There’s no way to quantify that impact on a given team but player testimonials show McDaniel and his staff have brought marked change in the year-plus since their arrival in Miami Gardens.
“I think there’s something to be said about to be your best self, you have to be yourself,” McDaniel said. “It’s fun being able to do the passionate game that you dreamed about doing when you’re fully able to be yourself. I think there’s a part of it there. But it’s not just directly correlated where a happy work environment equals happy players. The players want to win. But if they think they’re doing something productive, regardless how hard it is, but that can help them win and do all the things in their individual and team-oriented goals, you’re going to have a more pleasant, more invested, more exuberant individual.
“I think it’s part of our jobs to create a situation where guys feel like they can assert their best selves. Because again, it makes no sense to me if we’re asking guys to be their best version of themselves. They have to find a balance of being themselves while being constructive and focused. Work can be fun if you know you’re not going to be judged for that fun.”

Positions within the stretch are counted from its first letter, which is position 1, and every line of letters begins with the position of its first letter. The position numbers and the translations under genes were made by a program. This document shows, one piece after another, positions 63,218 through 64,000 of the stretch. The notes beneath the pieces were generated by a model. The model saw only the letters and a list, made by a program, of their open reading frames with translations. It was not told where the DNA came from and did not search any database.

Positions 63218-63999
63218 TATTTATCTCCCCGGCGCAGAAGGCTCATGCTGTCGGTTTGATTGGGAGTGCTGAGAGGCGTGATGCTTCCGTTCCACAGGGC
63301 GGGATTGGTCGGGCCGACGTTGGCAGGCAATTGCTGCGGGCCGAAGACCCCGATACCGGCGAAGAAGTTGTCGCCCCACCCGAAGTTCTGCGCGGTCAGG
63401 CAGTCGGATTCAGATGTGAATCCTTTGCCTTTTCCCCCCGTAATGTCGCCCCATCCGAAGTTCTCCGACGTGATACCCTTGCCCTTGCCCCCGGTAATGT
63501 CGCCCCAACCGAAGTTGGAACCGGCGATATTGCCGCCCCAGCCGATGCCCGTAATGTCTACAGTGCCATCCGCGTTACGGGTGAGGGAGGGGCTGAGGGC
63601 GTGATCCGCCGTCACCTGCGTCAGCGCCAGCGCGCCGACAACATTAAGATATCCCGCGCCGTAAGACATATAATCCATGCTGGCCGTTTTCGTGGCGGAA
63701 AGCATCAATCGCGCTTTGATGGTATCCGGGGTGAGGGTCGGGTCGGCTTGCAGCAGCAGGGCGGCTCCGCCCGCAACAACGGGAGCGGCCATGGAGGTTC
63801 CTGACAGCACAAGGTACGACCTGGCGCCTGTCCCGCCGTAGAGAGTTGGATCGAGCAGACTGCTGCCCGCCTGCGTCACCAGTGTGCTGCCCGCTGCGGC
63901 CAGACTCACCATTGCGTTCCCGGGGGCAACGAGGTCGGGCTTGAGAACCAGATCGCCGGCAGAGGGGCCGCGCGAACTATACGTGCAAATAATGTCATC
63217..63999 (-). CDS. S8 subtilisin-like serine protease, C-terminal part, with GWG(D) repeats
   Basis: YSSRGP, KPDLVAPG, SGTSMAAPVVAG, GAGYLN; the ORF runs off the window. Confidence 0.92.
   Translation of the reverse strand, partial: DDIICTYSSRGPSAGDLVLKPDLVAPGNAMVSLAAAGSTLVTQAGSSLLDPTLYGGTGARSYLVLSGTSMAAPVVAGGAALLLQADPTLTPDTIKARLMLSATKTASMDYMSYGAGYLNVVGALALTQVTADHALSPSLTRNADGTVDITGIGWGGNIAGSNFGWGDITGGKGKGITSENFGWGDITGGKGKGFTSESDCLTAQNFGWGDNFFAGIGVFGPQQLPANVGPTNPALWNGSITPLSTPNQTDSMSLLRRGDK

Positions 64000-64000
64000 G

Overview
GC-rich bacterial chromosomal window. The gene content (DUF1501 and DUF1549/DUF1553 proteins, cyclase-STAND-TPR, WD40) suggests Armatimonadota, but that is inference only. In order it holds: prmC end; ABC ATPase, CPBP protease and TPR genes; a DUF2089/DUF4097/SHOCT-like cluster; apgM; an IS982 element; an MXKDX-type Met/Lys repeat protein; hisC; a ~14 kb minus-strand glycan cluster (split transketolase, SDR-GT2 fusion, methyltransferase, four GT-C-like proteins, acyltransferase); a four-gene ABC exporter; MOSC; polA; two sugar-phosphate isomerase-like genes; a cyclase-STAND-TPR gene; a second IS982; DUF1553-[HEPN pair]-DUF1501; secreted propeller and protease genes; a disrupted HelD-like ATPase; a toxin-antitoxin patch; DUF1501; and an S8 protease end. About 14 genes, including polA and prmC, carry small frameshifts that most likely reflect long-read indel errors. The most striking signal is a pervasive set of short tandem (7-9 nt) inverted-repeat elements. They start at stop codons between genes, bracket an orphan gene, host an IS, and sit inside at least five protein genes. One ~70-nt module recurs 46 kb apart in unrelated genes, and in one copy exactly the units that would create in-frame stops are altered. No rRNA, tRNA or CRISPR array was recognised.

It’s been an intentional effort for McDaniel since he was tapped to lead the team.
When he first met with the team, he laid out a list of his priorities, fullback Alec Ingold told the Miami Herald. Within that first week, McDaniel told players about his journey, which included battles with alcoholism and overcoming an issue that at one point threatened his coaching career.
Along the walls when you first walk into the Dolphins’ locker room is a set of team rules and included among those is the saying that has served as a mantra during the McDaniel era: Adversity is an opportunity. No member of the Dolphins’ organization may embody that as much as McDaniel.